Woodstock Express (Carowinds)
|Previously known as Fairly Odd Coaster, Scooby Doo's Ghoster Coaster, Scooby Doo|
|Park section||Planet Snoopy|
|Manufacturer||Philadelphia Toboggan Coasters|
|Designer||John C. Allen|
|Lift/launch system||Chain Lift|
|Height||40 ft (12 m)|
|Drop||35 ft (11 m)|
|Length||1,356 ft (413 m)|
|Speed||36 mph (58 km/h)|
|Capacity||1250 riders per hour|
|Height restriction||40 in (102 cm)|
|Woodstock Express at RCDB
Pictures of Woodstock Express at RCDB
Woodstock Express is a wooden roller coaster located at Carowinds in Charlotte, North Carolina. It was formerly named after the Nickelodeon cartoon The Fairly OddParents. Though containing all of the elements of a "full-size" or standard wooden roller coaster, its short drop heights, slower speed, gently curving layout and short track length lead to its mistaken identity as a 'junior roller coaster'.
It opened as "Scooby Doo" in 1975, loosely themed to the Hanna-Barbera cartoon of the same name in the Happy Land of Hanna-Barbera. Shortly before the park's 1993 season, the name was expanded to "Scooby-Doo's Ghoster Coaster". In 1993, Paramount Parks bought Carowinds' parent company and added areas themed to the Nickelodeon television channel, owned by their parent company Viacom. As part of this, the Hanna-Barbera area was eventually annexed into the Nickelodeon Central area, and in 2005, the roller coaster was renamed "Fairly Odd Coaster" in 2005.
As part of the new theming, the wooden superstructure was painted indigo, and the cars repainted to mimic the Fairy Oddparents characters from the show; one train pink and the other green, with the fairies' faces on the front of the cars. To depict these characters as roller coaster trains is accurate to the television show because on screen, the fairies can change their shape at will, though their faces always remain visible on whatever they become.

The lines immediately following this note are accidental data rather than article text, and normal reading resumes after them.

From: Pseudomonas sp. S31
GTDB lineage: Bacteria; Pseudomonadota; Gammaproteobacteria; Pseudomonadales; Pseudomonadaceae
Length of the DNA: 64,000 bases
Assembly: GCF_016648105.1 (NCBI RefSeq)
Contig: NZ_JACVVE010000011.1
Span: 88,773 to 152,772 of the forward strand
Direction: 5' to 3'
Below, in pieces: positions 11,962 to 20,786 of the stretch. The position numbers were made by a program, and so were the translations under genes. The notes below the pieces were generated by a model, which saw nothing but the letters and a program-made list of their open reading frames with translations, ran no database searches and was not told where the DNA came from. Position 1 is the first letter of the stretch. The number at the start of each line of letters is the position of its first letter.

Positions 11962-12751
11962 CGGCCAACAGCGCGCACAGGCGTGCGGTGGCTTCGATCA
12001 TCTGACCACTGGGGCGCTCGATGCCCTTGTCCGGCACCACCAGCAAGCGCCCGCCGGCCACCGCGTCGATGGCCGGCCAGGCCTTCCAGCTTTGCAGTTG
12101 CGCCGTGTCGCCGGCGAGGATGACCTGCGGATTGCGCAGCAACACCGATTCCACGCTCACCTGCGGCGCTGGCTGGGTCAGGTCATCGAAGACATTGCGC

The coaster was renamed Woodstock Express in 2010 when the area was rethemed as Planet Snoopy.
Woodstock Express was recognized by the American Coaster Enthusiasts (ACE) as an "ACE Coaster Classic" but that status has since been rescinded as a result of recent changes to the coaster. Roller coasters with this designation must be wood, not steel, and meet certain operational and design criteria, including non-ratcheting lap bar restraints, no seat dividers or headrests, and free choice of seating for riders (over being assigned a seat by the operator).
- "ACE Coaster Classic". American Coaster Enthusiasts. Retrieved August 26, 2012.